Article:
AIADMK is contesting from 160 seats. Rest of the seats are shared by Vijaykanth's DMDK (41), CPI (10), CPM (12) and others (11). AIADMK suffered a setback after MDMK decided to boycott polls. MDMK was peeved that it was not given the number of seats it had demanded. Though weakened by the desertion of many of its leaders who went back to DMK, MDMK is still believed to have a support base of not less than 2.5 per cent vote share. These votes are now likely to shift to DMK.

While both DMK and Congress leaders maintain in public that their alliance will win the polls and do not mention anything about coalition, in private they admit that a coalition government is a strong possibility if their alliance scrapes to victory. "Karunanidhi will not be in a position to deny our demand this time," a Congress leader told this reporter, echoing the sentiments of many Congressmen. A top DMK leader said the DMK would definitely consider it, but added that Congress was too faction-ridden to put up a united demand for coalition. DMK is capable of creating a split in Congress if it wants, or form a government with the support of other parties - minus the Congress. Some may even be poached from the opposition alliance.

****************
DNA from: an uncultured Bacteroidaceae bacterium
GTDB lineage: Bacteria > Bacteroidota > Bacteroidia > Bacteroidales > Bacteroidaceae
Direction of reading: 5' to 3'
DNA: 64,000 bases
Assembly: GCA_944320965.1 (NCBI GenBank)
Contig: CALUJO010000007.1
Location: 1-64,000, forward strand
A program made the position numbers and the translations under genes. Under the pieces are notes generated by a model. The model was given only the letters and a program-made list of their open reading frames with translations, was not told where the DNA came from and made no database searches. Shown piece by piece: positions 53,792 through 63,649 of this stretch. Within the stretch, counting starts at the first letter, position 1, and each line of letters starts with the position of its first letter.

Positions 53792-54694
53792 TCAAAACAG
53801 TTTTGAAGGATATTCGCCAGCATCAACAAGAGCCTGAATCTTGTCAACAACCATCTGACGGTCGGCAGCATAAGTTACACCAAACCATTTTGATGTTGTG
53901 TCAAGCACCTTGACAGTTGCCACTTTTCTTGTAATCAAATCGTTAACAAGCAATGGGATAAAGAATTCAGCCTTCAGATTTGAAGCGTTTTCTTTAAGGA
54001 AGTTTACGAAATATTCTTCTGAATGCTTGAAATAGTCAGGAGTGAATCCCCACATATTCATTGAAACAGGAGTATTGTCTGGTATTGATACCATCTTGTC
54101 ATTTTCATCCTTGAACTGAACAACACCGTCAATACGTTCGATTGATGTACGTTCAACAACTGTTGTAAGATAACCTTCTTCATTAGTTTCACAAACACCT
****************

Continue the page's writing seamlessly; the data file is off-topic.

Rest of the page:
However, for Karunanidhi, who rose to great political heights from a humble beginning in the 1930s as a progressive cadre of Periyar's liberating social movement, only descent, decline and a certain degeneration stares at his discredited face. He has to make up his mind to sit in the opposition or head a fledgling, fragmented and fragile coalition government.

This story is from the print issue of Hardnews: APRIL 2011